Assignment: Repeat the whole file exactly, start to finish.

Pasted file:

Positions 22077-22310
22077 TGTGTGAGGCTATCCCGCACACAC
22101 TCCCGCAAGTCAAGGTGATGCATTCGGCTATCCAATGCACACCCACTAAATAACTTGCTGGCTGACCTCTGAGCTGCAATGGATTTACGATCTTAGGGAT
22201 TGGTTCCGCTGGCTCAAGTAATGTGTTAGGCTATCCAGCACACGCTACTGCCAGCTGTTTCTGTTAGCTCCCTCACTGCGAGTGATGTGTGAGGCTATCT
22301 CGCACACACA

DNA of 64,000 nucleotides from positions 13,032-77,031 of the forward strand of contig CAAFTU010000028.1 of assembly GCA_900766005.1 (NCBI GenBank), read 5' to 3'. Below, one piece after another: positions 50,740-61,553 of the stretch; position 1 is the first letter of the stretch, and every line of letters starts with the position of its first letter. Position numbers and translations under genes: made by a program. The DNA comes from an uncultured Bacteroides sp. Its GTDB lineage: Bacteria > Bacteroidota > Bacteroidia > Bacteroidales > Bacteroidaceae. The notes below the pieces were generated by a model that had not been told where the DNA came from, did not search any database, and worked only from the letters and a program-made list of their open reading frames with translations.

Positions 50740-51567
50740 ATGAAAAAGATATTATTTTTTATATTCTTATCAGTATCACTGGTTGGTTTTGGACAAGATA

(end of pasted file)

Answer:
Positions 22077-22310
22077 TGTGTGAGGCTATCCCGCACACAC
22101 TCCCGCAAGTCAAGGTGATGCATTCGGCTATCCAATGCACACCCACTAAATAACTTGCTGGCTGACCTCTGAGCTGCAATGGATTTACGATCTTAGGGAT
22201 TGGTTCCGCTGGCTCAAGTAATGTGTTAGGCTATCCAGCACACGCTACTGCCAGCTGTTTCTGTTAGCTCCCTCACTGCGAGTGATGTGTGAGGCTATCT
22301 CGCACACACA

DNA of 64,000 nucleotides from positions 13,032-77,031 of the forward strand of contig CAAFTU010000028.1 of assembly GCA_900766005.1 (NCBI GenBank), read 5' to 3'. Below, one piece after another: positions 50,740-61,553 of the stretch; position 1 is the first letter of the stretch, and every line of letters starts with the position of its first letter. Position numbers and translations under genes: made by a program. The DNA comes from an uncultured Bacteroides sp. Its GTDB lineage: Bacteria > Bacteroidota > Bacteroidia > Bacteroidales > Bacteroidaceae. The notes below the pieces were generated by a model that had not been told where the DNA came from, did not search any database, and worked only from the letters and a program-made list of their open reading frames with translations.

Positions 50740-51567
50740 ATGAAAAAGATATTATTTTTTATATTCTTATCAGTATCACTGGTTGGTTTTGGACAAGATA